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Seven Types Of People Who Fail At Being International Educators


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Not everything is always roses when it comes to being an international educator. Many people have great experiences, but some of them crash and burn – quickly and spectacularly.

While we like to encourage people to teach abroad, there are people who simply don't have a chance at being successful. Anyone who has taught abroad has seen this happen to people,and can generally pick out who is going to flame out after just a few days into the semester.

Let's take a look at the seven types of people who fail miserably at teaching internationally:

1.    The person who is looking for love. They are not really interested in teaching. They read “Eat, Pray, Love” or “How Stella Got Her Grove Back,” and figure they will find all sorts of romantic adventures and maybe even a husband or wife. This never, ever works. It's bad for the person, it's bad for the kids and it leads to heartbreak.

2.    The person whose spouse isn't into it. If you are going to be moving with your spouse, they need to be just as excited about the whole situation as you are. If they are not it will hurt your relationship, you'll be distracted from teaching, and things simply won't go well. This happens often if the spouse doesn't also have work in the country, and has a lot of time on their hands to either be bored or have a million affairs with the locals while you are at work.

3.    The racist xenophobe. If you think your home country is the best in the world and want to tell the world about it – and not learn how to respect other cultures – you are doomed. You'll be hated and you won't do your job right. Plus, you'll be miserable. No one cares that your country does this or that better.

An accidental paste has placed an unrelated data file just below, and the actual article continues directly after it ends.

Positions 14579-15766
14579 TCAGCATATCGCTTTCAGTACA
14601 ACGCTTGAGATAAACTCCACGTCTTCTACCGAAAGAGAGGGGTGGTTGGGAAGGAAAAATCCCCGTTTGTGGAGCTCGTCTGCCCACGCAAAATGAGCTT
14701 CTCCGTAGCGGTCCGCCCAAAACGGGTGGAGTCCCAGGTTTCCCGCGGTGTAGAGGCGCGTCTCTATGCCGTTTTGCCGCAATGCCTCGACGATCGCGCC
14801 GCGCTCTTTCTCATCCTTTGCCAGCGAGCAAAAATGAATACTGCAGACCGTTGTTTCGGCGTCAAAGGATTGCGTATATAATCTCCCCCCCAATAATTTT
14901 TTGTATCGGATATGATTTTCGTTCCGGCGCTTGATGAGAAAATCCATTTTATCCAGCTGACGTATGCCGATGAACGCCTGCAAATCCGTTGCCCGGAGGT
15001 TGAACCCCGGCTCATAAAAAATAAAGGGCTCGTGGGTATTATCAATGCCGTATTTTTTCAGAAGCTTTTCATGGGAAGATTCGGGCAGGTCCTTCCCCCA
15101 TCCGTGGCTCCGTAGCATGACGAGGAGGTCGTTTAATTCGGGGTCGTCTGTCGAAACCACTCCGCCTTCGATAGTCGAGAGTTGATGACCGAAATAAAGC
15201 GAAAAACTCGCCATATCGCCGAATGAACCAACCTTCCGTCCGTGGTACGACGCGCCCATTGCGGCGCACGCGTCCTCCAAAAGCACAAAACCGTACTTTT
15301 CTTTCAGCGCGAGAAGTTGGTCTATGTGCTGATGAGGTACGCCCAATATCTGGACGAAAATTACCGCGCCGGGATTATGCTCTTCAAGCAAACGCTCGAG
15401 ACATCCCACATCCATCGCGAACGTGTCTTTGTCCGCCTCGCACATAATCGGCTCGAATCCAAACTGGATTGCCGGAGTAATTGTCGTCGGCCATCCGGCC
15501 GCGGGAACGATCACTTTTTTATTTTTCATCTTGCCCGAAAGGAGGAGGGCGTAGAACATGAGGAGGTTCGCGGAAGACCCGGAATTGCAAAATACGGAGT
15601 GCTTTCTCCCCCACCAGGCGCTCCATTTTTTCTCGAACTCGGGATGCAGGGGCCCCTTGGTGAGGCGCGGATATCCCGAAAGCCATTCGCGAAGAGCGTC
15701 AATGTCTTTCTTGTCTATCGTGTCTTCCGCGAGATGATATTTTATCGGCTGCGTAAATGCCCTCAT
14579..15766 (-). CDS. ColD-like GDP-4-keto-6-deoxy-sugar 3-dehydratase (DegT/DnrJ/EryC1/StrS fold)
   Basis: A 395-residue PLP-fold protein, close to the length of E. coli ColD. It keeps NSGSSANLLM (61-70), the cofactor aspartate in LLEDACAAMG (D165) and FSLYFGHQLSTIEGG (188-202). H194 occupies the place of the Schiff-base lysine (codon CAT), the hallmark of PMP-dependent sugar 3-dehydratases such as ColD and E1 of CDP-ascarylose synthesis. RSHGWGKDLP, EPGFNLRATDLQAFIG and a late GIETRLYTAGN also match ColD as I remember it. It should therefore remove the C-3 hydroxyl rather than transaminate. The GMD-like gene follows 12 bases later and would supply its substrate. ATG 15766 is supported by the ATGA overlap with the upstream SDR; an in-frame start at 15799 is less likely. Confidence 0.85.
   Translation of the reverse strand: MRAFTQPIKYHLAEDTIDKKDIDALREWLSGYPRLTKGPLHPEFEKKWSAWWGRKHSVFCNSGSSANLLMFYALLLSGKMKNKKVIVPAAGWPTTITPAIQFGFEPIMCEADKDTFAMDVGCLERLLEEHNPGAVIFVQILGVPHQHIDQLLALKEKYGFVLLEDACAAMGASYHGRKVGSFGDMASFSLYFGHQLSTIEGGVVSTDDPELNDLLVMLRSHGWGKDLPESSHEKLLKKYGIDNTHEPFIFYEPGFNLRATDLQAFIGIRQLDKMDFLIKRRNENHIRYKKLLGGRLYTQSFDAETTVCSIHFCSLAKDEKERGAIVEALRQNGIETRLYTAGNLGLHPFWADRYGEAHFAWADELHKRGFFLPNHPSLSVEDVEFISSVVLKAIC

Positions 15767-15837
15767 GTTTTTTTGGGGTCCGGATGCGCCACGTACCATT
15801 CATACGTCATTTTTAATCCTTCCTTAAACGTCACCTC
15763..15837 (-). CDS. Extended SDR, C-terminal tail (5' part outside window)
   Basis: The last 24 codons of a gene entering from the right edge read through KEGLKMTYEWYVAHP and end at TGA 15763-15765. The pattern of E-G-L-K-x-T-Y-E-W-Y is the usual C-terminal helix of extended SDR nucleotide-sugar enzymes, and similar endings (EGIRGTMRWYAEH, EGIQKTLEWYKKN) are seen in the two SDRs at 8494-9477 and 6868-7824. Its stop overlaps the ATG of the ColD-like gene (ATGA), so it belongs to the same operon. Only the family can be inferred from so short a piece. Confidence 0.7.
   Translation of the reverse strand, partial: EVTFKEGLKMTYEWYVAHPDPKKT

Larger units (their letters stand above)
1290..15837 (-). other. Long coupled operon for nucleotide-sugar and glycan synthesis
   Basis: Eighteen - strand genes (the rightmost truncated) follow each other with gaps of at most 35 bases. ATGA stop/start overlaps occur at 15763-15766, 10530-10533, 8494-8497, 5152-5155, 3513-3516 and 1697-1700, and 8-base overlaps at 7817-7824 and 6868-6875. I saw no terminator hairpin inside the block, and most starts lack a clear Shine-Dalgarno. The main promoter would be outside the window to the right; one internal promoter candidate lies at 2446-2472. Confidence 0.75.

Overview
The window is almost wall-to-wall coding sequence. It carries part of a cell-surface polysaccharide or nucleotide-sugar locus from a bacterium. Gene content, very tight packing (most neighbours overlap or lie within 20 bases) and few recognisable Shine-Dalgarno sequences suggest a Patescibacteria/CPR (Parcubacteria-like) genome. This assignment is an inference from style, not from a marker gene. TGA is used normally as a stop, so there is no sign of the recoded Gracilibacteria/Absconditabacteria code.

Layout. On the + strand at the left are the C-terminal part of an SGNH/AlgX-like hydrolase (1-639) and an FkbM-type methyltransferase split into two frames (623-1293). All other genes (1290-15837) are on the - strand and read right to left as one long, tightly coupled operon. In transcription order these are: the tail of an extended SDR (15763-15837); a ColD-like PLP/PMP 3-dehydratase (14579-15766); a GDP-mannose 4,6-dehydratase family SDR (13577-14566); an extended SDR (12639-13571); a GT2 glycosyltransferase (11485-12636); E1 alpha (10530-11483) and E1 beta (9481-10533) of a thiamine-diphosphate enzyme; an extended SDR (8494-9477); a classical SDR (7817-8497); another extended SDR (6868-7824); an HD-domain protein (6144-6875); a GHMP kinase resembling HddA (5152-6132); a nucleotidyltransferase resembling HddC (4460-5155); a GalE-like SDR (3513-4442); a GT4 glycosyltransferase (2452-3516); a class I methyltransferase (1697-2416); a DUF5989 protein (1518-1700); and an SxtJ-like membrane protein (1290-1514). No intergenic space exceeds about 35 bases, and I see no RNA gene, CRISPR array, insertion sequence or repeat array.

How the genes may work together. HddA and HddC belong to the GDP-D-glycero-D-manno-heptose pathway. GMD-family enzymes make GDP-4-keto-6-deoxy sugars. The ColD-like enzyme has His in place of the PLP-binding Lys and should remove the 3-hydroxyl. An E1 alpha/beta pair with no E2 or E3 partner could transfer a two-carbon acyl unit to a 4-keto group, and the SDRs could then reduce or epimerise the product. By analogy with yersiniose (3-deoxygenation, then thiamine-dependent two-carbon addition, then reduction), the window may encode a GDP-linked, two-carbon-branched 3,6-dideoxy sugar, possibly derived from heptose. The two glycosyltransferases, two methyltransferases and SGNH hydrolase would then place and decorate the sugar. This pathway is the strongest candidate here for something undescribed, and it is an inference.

4.    The person who is prone to addiction. Drug and alcohol problems are super common in expat communities. You'll have many chances to abuse both, and if you are susceptible to addiction problems you'll have a really hard time resisting them.

5.    The religious zealot. Different cultures practice their religions differently. Even if you are of the same faith, there are doing to be some differences. Remember, you are not teaching abroad to be an evangelical. If you can't be religiously flexible, you'll have a problem.

6.    The stuck-in-their-ways person. If you are only comfortable teaching one way, you will have issues. Your new school will have different teaching standards based on their local culture. You can't simply teach the same way abroad as you do at home. If you can't adapt, you won't survive long.

7.    The person trying to run away from their problems at home. There is an old expat saying: “If an asshole gets on a plane at home, an asshole gets off the plane abroad.” Teaching in and learning about a new culture is going to be really challenging. If you are just doing so to avoid personal problems or mental health issues, they are not going to magically go away simply by teaching abroad.

cc InternationalEducators.com

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